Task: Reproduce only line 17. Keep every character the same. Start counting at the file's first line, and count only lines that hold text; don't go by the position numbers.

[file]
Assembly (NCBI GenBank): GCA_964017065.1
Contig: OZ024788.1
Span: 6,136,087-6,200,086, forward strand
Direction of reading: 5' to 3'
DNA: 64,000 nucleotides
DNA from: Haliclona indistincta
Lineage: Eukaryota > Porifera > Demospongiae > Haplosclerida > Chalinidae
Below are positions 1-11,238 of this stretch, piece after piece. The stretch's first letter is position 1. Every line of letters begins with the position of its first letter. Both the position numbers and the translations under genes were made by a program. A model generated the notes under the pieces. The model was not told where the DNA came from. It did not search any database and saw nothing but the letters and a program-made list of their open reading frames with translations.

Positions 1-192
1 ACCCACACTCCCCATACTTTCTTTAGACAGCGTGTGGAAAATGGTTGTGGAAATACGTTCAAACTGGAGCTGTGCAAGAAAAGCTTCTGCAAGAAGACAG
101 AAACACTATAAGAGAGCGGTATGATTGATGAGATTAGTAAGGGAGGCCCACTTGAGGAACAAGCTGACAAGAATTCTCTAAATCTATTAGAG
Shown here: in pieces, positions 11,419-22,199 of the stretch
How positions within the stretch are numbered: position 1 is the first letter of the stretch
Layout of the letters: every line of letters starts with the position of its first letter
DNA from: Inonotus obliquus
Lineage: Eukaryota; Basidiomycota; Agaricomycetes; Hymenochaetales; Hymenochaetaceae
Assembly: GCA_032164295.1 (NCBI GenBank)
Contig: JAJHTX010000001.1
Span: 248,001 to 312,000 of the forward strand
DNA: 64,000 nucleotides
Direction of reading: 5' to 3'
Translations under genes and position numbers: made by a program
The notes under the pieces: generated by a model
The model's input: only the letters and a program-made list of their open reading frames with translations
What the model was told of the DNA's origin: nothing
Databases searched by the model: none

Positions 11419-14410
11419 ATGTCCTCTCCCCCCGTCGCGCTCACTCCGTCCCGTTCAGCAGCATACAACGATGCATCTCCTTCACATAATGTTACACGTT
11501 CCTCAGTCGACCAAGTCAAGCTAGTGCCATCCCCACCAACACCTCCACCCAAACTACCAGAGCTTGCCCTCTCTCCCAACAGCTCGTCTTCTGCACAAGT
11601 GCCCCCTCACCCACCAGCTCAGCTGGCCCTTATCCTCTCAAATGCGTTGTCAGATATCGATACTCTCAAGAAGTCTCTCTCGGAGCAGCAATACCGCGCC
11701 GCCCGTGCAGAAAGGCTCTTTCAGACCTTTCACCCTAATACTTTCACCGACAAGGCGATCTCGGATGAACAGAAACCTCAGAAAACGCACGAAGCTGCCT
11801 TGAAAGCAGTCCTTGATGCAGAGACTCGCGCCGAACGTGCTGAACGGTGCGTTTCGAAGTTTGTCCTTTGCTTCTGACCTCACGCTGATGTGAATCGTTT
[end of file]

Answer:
Assembly: GCA_032164295.1 (NCBI GenBank)